Twitter has reportedly refused to pay its Google Cloud contract

More platform instability could be in Twitter’s near future. In 2018, Twitter signed a $1 billion contract with Google to host some of its services on the company’s Google Cloud servers. Platformer reports Twitter recently refused to pay the search giant ahead of the contract’s June 30th renewal date. Twitter is reportedly rushing to move as many services off of Google’s infrastructure before the contract expires, but the effort is “running behind schedule,” putting some tools, including Smyte, a platform the company acquired in 2018 to bolster its moderation capabilities, in danger of going offline.

If Twitter can’t migrate the system to its own servers before the end of the month, Platformer suggests a shutdown would greatly impact the company’s ability to combat spam and child sexual abuse material (CSAM). Before Saturday, Smyte had been already showing signs of strain, following Elon Musk’s deep cuts to Twitter’s workforce. In December, Musk reportedly asked Twitter’s trust and safety team why the automated system hadn’t caught a Twitter Blue user who had been impersonating him to pump a crypto scam. The team told Musk the system had been unstable for a week, crashing “at least once a day.”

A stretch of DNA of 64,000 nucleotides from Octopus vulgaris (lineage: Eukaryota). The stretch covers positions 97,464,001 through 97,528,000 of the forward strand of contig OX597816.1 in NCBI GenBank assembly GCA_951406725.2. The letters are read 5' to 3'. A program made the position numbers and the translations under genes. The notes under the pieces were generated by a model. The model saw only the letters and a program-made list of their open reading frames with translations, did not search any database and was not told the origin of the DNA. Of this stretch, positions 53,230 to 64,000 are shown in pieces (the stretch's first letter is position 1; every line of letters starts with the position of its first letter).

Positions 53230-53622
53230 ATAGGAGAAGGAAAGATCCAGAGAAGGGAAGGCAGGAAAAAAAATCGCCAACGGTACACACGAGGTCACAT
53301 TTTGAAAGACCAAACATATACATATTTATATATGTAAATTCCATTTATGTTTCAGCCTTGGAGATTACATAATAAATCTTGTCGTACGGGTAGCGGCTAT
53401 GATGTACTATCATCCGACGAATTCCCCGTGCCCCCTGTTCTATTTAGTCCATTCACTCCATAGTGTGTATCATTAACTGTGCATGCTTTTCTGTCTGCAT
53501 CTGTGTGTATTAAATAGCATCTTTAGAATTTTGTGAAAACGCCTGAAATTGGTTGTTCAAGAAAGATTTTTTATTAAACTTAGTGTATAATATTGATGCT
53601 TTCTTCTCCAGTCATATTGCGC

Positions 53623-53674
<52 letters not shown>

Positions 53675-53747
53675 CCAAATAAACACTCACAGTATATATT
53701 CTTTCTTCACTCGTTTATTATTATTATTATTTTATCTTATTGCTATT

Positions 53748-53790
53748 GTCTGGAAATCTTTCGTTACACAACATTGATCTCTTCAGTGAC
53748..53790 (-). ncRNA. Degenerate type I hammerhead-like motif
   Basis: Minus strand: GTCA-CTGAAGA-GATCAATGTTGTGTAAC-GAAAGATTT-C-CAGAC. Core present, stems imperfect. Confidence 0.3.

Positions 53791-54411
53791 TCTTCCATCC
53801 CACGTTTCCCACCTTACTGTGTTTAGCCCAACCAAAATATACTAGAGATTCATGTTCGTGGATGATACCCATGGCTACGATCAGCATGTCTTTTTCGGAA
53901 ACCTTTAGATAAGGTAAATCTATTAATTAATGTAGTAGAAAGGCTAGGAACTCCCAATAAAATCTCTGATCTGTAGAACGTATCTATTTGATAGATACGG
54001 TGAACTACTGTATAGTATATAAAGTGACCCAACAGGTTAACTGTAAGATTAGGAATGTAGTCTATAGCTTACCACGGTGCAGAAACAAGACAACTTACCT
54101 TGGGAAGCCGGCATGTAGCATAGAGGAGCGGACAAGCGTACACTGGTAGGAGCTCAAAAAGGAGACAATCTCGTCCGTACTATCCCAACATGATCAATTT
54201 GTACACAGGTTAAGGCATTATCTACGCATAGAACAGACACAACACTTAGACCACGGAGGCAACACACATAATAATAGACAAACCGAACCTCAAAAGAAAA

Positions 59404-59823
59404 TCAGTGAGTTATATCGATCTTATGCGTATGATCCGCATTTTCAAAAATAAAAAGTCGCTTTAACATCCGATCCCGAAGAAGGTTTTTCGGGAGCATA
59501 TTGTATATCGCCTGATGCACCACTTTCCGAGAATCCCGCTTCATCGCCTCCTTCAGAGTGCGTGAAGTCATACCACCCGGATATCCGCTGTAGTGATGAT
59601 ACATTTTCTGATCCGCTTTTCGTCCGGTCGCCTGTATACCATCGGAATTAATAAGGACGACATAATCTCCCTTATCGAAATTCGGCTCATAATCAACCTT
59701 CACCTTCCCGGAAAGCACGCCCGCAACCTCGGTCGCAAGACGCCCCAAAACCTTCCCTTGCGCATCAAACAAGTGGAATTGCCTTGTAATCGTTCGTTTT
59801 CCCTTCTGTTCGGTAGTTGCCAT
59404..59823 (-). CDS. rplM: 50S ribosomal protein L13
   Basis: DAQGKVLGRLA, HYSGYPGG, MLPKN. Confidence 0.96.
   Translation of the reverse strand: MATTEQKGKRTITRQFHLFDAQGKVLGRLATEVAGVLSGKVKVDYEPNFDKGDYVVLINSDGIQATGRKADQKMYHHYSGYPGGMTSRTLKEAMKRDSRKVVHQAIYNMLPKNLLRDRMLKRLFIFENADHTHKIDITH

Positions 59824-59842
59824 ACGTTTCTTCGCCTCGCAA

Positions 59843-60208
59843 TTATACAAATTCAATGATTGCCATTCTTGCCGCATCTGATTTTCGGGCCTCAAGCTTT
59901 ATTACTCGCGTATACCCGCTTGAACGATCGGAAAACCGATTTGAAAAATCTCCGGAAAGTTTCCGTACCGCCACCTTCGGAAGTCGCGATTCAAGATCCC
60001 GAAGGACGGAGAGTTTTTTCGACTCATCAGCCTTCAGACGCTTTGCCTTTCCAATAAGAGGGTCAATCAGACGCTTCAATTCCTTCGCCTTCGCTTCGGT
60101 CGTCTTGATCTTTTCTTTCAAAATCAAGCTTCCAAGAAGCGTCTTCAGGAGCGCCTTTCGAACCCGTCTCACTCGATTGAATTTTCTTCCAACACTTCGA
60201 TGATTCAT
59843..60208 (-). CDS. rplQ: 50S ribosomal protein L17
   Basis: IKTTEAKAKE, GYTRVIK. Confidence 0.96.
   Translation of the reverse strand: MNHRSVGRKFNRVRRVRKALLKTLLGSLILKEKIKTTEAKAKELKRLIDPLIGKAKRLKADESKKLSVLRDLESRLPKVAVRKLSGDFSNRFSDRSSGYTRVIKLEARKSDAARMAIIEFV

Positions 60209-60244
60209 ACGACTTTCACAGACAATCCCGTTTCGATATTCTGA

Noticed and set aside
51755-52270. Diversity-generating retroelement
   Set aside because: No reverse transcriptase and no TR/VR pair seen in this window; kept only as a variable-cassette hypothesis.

Platform instability has been a hallmark of Twitter 2.0. In February, many of the platform’s core features went down on more than one occasion. More recently, Florida Governor Ron DeSantis had trouble announcing his bid for the Republican presidential nomination after Twitter Spaces could not handle the influx of people who wanted to listen to the broadcast. If Twitter is in fact planning to stiff Google, it wouldn’t be the first time the company has ghosted on a contract. At the end of last year, California Property Trust, the owner of the building that houses Twitter headquarters, sued the company for failing to pay rent.

This article originally appeared on Engadget at 

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